Alltel Wireless has teamed up with SpinVox to launch a new service, Voice2TXT, that converts voice mail messages to text messages. The launch makes Alltel Wireless the first of the five largest U.S. carriers to offer its customers the ability to receive voice mail message in text form, the company said. Any Alltel Wireless customer with an SMS (short message service)-capable phone can add the Voice2TXT service.
“Our customers will appreciate the fact that they no longer have to wait for the opportune time to listen to a voice mail,” noted Craig Kirkland, director of messaging and voice services for Alltel Wireless. “With Voice2TXT, our customers have an easier way to manage their voice mails via text messages when they are in a meeting, on the go, or anyplace where they cannot or do not wish to use traditional voice mail.”
Voice Still Available
In addition to letting customers store and forward converted voice mails as regular text messages, Voice2TXT still lets customers retrieve the original voice mail for audio playback.
SpinVox connects with the carrier — in this case, Alltel — at the voice mail platform.
“We receive the deposited voice mail as a WAVE file and begin an automated process of running the message through speech recognition filters and processors,” Tony Carter, a spokesperson for SpinVox, told TechNewsWorld.
“Should the Voice Message Conversion System encounter a word or phrase that it doesn’t understand or loud ambient noise, it asks a human for help for that portion of the message. In the case of a new word or phrase, the human corrects that portion of the message and adds the new phrase or lexicon to the system so it can be picked up automatically for the future,” he explained.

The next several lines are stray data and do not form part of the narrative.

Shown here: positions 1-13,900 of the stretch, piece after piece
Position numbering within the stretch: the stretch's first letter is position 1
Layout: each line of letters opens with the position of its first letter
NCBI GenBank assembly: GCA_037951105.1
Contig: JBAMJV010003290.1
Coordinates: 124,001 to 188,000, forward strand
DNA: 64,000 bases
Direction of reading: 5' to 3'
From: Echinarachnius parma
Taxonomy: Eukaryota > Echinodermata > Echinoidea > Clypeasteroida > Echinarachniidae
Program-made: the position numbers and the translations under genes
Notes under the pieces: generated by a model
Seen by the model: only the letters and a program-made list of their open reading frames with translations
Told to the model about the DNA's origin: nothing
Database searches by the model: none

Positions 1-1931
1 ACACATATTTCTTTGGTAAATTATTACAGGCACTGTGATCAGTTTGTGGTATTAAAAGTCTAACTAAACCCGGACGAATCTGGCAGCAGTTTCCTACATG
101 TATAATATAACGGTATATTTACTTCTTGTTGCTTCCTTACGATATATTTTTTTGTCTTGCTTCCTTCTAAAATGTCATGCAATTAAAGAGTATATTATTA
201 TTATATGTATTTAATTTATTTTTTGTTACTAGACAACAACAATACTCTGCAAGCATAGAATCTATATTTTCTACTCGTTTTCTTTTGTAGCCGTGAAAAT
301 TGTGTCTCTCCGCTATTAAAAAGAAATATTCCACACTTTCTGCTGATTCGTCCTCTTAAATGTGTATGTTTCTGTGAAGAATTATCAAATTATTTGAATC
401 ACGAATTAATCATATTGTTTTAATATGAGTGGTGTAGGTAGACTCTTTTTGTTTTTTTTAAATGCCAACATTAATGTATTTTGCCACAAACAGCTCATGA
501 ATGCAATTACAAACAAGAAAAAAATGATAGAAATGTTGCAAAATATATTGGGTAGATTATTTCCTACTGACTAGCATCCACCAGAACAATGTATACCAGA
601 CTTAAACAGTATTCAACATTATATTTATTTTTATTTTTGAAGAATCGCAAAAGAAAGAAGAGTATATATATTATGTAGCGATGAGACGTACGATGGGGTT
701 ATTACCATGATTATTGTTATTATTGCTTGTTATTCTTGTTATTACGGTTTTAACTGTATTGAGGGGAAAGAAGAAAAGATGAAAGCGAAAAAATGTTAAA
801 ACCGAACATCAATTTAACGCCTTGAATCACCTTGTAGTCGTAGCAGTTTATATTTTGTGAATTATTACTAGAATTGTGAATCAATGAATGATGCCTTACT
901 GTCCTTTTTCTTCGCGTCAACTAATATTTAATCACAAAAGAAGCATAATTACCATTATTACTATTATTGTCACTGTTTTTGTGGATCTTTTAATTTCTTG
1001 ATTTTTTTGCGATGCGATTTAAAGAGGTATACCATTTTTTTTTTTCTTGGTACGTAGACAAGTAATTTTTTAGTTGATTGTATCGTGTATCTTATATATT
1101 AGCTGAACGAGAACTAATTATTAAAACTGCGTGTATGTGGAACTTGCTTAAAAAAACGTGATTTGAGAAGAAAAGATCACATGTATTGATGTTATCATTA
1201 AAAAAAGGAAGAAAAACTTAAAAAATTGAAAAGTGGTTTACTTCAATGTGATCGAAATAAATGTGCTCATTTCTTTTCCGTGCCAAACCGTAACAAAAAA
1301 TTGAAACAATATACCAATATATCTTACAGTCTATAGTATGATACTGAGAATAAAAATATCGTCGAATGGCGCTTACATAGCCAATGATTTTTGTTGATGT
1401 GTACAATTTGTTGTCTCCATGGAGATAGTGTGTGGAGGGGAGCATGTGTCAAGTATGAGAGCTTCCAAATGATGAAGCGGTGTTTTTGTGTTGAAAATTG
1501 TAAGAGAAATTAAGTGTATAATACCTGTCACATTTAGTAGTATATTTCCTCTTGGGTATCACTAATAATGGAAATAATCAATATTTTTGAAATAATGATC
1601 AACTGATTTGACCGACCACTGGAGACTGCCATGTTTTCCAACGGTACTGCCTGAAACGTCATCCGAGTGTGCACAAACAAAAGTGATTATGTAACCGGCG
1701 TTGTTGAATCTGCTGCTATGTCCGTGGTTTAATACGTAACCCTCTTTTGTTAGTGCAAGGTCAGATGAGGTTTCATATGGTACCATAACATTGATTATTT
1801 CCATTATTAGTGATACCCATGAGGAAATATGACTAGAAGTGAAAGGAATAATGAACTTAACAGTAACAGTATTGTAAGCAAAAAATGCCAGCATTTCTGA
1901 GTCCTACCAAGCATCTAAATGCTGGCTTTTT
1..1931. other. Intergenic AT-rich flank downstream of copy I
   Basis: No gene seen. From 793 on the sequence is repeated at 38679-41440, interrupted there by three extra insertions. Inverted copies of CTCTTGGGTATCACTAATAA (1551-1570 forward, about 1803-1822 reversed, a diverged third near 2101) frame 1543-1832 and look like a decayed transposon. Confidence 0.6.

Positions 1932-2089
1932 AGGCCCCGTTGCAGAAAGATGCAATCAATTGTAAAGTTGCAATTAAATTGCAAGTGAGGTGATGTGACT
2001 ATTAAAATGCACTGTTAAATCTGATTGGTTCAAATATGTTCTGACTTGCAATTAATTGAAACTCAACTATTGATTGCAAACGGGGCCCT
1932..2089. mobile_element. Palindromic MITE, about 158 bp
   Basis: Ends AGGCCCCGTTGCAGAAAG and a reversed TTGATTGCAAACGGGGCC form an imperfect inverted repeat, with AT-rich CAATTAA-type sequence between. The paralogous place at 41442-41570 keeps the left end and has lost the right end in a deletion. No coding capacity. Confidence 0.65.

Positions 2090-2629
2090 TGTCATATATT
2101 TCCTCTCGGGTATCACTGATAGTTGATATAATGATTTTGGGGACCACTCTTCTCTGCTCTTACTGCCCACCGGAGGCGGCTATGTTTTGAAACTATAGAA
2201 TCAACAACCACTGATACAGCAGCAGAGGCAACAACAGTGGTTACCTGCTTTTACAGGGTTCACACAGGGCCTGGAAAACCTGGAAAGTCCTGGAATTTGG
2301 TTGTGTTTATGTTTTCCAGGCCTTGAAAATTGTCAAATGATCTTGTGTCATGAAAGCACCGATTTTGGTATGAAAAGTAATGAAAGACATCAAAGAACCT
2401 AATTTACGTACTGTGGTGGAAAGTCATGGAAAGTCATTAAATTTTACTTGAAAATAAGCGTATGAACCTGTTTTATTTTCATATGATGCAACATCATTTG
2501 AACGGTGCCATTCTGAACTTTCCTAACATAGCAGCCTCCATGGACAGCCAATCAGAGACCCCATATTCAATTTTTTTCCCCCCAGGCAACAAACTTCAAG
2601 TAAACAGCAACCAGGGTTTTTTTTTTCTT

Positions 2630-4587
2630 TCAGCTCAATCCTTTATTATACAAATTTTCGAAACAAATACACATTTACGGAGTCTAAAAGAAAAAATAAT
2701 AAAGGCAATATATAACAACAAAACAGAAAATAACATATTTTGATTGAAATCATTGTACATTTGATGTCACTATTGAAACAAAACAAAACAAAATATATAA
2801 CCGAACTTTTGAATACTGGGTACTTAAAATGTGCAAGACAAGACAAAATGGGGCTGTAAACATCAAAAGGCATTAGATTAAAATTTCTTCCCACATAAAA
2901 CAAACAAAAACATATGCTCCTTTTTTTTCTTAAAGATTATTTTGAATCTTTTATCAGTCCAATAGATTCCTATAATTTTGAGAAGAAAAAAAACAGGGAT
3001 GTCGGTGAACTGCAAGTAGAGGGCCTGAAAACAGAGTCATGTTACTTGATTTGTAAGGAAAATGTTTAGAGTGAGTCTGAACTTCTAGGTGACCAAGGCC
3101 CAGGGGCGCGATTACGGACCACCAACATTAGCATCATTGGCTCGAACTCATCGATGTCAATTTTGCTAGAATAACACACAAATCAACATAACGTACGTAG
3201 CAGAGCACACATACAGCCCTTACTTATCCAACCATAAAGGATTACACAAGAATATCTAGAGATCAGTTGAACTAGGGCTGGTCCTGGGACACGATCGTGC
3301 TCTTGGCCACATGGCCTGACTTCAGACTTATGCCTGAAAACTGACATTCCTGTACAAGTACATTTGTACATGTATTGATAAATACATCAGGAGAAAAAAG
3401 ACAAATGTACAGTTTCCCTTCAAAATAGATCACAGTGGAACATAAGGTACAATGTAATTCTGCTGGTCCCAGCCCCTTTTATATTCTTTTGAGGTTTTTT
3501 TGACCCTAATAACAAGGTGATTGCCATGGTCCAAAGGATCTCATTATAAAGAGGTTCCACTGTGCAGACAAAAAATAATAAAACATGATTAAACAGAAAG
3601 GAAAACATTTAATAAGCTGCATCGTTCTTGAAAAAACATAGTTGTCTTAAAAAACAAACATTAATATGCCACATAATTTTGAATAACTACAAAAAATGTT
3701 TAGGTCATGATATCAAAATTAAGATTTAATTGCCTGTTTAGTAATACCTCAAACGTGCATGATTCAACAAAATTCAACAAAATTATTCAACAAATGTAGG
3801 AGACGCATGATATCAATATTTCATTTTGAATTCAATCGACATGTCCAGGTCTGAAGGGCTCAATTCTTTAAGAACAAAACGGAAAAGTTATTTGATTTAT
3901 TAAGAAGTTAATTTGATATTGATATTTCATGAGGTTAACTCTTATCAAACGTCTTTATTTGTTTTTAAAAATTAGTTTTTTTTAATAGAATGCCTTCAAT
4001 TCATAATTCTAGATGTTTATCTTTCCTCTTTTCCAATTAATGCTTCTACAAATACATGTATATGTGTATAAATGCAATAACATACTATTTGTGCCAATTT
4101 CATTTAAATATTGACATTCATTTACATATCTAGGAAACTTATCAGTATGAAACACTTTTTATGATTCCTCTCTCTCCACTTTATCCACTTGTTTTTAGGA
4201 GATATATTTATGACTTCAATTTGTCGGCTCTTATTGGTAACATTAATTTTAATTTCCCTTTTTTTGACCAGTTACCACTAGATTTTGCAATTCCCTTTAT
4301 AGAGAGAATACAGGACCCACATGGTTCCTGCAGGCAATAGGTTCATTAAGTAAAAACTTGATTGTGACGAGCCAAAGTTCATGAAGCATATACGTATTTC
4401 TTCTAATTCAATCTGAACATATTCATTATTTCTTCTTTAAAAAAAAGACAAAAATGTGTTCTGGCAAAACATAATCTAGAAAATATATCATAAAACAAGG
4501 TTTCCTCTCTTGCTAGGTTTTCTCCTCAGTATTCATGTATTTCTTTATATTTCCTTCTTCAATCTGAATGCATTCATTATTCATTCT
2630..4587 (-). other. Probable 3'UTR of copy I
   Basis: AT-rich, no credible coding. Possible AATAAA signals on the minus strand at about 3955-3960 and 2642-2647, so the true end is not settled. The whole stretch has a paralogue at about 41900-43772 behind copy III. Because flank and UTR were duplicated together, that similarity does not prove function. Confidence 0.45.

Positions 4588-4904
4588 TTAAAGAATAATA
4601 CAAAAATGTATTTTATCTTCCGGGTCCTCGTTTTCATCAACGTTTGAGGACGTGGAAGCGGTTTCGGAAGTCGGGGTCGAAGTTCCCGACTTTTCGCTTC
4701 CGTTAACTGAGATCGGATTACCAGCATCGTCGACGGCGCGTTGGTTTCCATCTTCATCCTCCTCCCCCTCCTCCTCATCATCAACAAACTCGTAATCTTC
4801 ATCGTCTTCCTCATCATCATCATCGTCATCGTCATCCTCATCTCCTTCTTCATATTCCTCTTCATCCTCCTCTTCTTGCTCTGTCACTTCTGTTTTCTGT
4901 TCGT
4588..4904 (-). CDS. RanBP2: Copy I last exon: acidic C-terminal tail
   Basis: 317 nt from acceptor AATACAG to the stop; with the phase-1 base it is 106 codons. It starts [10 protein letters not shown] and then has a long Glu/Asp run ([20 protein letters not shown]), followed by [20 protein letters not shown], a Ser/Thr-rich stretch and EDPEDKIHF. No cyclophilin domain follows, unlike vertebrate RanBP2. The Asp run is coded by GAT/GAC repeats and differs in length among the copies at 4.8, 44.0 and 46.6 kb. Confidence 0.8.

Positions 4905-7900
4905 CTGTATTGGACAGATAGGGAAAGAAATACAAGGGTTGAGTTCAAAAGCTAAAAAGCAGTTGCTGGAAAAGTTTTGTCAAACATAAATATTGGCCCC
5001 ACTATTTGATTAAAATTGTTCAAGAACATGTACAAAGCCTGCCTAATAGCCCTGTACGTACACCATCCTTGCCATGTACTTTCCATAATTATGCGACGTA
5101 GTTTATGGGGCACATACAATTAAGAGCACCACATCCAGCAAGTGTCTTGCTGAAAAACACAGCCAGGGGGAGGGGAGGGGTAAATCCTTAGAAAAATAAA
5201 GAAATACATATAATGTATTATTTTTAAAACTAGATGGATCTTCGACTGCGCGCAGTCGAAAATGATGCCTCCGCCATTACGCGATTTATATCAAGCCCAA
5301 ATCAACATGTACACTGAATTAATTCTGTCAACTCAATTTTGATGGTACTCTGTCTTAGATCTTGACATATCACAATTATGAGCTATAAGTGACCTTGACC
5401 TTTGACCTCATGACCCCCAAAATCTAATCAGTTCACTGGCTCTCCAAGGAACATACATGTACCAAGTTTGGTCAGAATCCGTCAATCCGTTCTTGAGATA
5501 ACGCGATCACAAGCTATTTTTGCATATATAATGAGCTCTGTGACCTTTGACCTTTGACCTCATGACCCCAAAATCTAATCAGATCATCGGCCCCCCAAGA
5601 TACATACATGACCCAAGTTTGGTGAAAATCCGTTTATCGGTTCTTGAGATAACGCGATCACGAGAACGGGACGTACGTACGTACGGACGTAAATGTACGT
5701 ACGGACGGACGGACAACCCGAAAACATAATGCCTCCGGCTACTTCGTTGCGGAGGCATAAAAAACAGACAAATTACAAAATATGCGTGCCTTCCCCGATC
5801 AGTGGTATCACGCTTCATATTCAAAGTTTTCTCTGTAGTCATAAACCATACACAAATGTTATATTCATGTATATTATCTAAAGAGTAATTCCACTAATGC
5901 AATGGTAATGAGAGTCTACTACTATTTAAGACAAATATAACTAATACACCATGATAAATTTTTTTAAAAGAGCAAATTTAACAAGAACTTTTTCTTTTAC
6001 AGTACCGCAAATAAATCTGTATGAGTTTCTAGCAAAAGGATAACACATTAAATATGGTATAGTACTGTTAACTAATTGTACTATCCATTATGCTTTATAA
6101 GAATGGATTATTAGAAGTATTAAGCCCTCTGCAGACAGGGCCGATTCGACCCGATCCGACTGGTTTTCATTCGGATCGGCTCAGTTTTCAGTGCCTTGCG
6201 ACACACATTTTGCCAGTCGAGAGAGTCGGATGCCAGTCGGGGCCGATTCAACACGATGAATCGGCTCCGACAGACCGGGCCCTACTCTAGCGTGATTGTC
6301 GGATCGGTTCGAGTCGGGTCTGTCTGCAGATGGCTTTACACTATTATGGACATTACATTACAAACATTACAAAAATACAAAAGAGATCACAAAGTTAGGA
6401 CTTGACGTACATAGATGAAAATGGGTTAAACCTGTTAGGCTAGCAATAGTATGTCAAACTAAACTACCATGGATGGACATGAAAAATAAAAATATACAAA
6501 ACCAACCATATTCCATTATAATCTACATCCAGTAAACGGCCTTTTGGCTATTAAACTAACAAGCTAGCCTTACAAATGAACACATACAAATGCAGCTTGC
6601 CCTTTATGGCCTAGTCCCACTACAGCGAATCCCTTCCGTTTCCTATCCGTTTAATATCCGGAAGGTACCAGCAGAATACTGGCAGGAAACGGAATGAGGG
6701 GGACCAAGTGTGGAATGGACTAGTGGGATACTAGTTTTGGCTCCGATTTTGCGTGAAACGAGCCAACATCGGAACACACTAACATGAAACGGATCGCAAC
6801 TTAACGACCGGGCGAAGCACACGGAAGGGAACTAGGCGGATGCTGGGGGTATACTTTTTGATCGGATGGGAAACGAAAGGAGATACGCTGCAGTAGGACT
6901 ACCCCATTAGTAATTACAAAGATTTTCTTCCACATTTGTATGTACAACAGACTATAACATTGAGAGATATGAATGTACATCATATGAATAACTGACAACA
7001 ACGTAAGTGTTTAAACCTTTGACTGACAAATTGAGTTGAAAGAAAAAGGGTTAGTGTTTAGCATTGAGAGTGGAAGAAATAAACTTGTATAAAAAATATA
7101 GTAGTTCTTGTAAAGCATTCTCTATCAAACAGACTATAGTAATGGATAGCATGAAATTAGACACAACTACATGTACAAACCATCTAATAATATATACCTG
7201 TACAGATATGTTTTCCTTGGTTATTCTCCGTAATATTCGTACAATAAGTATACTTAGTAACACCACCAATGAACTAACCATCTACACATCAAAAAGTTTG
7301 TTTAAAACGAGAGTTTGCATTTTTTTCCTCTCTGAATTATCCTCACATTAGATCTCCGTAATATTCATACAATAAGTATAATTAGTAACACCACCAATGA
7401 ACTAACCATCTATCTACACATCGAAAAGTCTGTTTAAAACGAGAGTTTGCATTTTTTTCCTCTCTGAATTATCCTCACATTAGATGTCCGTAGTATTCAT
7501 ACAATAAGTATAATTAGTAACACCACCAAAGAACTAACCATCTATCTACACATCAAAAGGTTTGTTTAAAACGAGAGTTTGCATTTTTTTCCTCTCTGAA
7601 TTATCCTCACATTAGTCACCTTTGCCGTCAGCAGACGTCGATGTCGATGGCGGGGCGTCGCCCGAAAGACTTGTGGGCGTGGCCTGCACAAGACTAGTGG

The SpinVox computer system, called “D2,” converts the majority of English messages automatically, without human assistance.
“The average voice mail deposit is 18 to 22 seconds,” Carter noted. With that length of message, “most conversions are sent to the customer within about three minutes.”
How’s the Accuracy?
The idea is not to provide a word-for-word transcription, Carter said.
“In fact, we take out the ‘ums’ and ‘ahs’ that are natural in a spoken conversation but not conducive to delivering a quick message. SpinVox polled our customers and they have rated the service as being 97 percent accurate,” he added.
The service is available in a variety of pricing options starting at US$4.99 per month for 20 voice mail conversions.
Why Not Other Carriers?
It seems as if this service could be rolled out to other wireless cell phone carriers, but no other majors are offering it at this time. Is there a serious technological hurdle?
“Truth be told, there are no hurdles technically here — it just isn’t a service that has been all that useful in terms of the younger level of audiences that use their phones to text. … Why leave a voice mail in the first place if you can just text it directly?” Tony Rizzo, a mobile software analyst and sector head director for The 451 Group, told TechNewsWorld.
“But as more and more of us older people finally adopt data services plans, it becomes easier to finally slip this service in. The problem is that if you get a lot of voice messages you could be inundated with text messages you might not want to get or pay for,” he added.
Rizzo believes the ability to select which messages could be delivered via text would be most useful, but it would require a similar solution to AT&T’s visual voice mail that AT&T only offers to its iPhone customers. Visual voice mail lets an iPhone user see and play the voice mail messages in any order, individually.
Alltel and SpinVox, however, are primarily targeting the Voice2TXT solution as being most useful for customers who take a lot of meetings or work in places or situations where they need to be discreet, but still want to receive voice mail messages.